• Days before the preseason, the Pacers signed George to a five-year extension. It was a huge honor for George, the No. 10 pick in the 2010 draft, and was critical the Pacers got it completed before George’s fourth professional season. Both parties made out well and got the maximum deal done before camp commenced. The new deal kicks in next season.
• During the preseason, the Pacers journeyed east for games in the Philippines and Taiwan, part of NBA’s Global Games. The team lost their first five practice games but won their final three.
• It was finally on to the season, a redemption year for the Pacers. They made their goal crystal clear: Get the No. 1 seed in the Eastern Conference to secure home-court advantage throughout the playoffs. That would ensure a Game 7 would be played in their house, with the crowd behind them.
The Pacers started the new season with the best start in the league, 9-0. They won 16 of 17 games and it took them just 23 games to win 20. On top of that, they were undefeated in their first 11 home contests.
• Hibbert’s dominant rim protection has carried over from last season. More than a dozen games into the season, he had more blocks by himself than half the teams in The Association. Along the perimeter, Lance Stephenson recorded his first triple-double, and then two more. Meanwhile, there were just nine others across the league and no player had posted more than one.
• George’s numbers are up yet again this season, so much so that Clippers coach Doc Rivers said in early December that George deserved the Most Improved Player award, again, and would also be his MVP. George, the NBA’s top scorer in the third quarter of games, cracked his way into the top five in scoring and is on pace to become just the third player in league history to elevate his scoring average by at least four points for three consecutive seasons.
• For the first month of the season, Vogel was named Eastern Conference Coach of the Month and George earned the honor as a player. To put that in perspective, LeBron James won that award in five of six months last season.
• After missing the first 25 games of the season due to a strained calf, Granger is back in the lineup and eager to contribute. He was instrumental in the team’s rebuilding efforts so he’s focused on making a title push with this team.
• Due to the Pacers’ success, interest in the team has skyrocketed. FOX Sports Indiana’s ratings were up 113 percent in November over last year and the highest they had been since 2005. The Pacers’ first meeting with the Heat was the high-rated regular season game ever in the network’s 18 years of televising games, and NBA TV’s most-watched game ever.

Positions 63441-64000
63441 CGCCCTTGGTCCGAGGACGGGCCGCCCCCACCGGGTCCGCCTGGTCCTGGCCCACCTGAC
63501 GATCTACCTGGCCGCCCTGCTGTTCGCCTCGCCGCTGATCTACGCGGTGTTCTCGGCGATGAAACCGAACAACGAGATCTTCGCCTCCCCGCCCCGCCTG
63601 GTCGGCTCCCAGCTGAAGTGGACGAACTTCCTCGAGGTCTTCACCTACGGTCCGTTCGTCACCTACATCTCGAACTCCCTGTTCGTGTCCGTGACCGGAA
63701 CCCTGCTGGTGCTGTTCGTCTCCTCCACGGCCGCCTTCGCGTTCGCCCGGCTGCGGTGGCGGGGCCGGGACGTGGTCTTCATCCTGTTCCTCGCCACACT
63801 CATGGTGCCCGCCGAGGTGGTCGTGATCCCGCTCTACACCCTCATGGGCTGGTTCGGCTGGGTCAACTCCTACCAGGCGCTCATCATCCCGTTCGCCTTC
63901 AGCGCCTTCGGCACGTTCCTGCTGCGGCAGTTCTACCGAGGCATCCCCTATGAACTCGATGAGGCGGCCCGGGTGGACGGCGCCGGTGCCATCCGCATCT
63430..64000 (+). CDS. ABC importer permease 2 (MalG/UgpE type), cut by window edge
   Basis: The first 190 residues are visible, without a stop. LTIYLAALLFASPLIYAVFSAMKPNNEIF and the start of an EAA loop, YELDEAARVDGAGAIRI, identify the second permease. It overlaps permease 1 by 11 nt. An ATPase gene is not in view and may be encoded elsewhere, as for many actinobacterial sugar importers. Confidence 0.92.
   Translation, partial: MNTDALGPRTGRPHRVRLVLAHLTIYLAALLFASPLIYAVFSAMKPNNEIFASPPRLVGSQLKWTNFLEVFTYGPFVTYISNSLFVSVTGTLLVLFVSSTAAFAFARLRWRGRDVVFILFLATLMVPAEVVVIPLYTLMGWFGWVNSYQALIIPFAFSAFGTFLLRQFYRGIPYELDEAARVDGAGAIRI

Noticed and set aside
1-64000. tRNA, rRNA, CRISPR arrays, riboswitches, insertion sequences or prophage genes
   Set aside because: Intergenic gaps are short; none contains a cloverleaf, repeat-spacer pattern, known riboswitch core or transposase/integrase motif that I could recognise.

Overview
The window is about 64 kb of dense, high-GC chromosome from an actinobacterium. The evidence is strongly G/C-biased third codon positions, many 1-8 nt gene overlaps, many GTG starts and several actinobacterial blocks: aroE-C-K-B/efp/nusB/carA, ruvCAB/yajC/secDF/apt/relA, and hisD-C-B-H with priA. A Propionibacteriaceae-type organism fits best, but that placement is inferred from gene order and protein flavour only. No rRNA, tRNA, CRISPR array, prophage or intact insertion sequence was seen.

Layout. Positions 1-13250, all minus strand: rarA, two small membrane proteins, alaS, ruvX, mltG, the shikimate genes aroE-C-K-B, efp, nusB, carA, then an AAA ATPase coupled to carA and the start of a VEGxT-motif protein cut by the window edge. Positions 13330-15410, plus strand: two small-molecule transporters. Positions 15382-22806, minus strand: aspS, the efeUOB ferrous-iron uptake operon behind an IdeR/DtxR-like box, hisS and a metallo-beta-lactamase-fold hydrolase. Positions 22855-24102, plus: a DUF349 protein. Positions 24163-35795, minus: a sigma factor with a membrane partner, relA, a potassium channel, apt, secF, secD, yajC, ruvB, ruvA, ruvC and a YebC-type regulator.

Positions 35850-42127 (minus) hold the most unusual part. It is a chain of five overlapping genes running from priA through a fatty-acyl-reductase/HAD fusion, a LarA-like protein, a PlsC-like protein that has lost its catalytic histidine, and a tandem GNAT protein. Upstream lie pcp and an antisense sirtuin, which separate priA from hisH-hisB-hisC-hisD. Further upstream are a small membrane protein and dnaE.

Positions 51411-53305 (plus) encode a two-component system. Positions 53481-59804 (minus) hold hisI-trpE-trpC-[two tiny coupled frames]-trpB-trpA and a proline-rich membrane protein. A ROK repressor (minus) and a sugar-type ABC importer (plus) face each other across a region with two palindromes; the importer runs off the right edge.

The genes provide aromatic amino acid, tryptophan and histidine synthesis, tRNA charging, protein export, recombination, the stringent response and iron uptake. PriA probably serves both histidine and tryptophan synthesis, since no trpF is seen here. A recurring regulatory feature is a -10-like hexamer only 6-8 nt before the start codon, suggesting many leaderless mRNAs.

• Through 14 home games, the Pacers have already had eight sellouts. They had nine all of last season. Attendance is up nearly nine percent to 93 percent capacity, or roughly 1,600 fans per game.
• Beyond what the Pacers have done on the court, what they did off the court was maybe more impressive. It’s rare that an off day goes by without a player or two being out in the community to give back. The organization donated more than 50,000 toys during the Holiday season, hosted their 16th-annual Come To Our House Thanksgiving dinner and took families of military personnel shopping. The list goes on and on.
George Hill received the NBA’s community assist award for October. He visited Haiti over the summer with Kids Against Hunger, gave Indianapolis kids supplies and shoes before a new school year and gave away Christmas toys for those in need where he grew up around 30th Street.
• Back to basketball, where the Pacers have been atop the Eastern Conference standings all season long and they’d like to stay there. It already appears the Pacers will win their sixth division crown and second in a row, and it seems destined for them to face the Heat in the playoffs for the third straight season. In the top-heavy East, the matchup would be in the conference finals with a trip to the Finals on line (their first since 2000).
• As we head into 2014, it would be wise to follow Larry Bird’s advice and enjoy the season at hand. It’s special, featuring a fun and optimistic coach and a locker room full of likeable players. For as great as 2013 was, 2014 is set up to be even more special. Soak it in.
I asked Paul George, Lance Stephenson, Frank Vogel, and Kevin Pritchard for their favorite moments of the year. Their thoughts:
Pacers General Manager Kevin Pritchard
1. Bird returning as president.
2. Indiana’s Game 6 win of the conference finals in Miami, evening the series at 3.
3. Indiana’s series-clinching Game 6 win over New York in the conference semi-finals.
Pacers coach Frank Vogel
1. Returning parts – Bird, West, George’s extension and his own.
2. Their Game 6 win over New York to advance to the conference finals.
1. The continuity, keyed by the return of Bird, Vogel, and West
2. Losing to Miami in Game 7 of the conference finals.
3. The Pacers’ Game 6 win at home over New York to propel them to the conference finals.
1. Bird returning.
2. George signing a five-year extension.
3. Game 6 over New York in the conference semi-finals, which he led the team in scoring with 25 points plus 10 rebounds.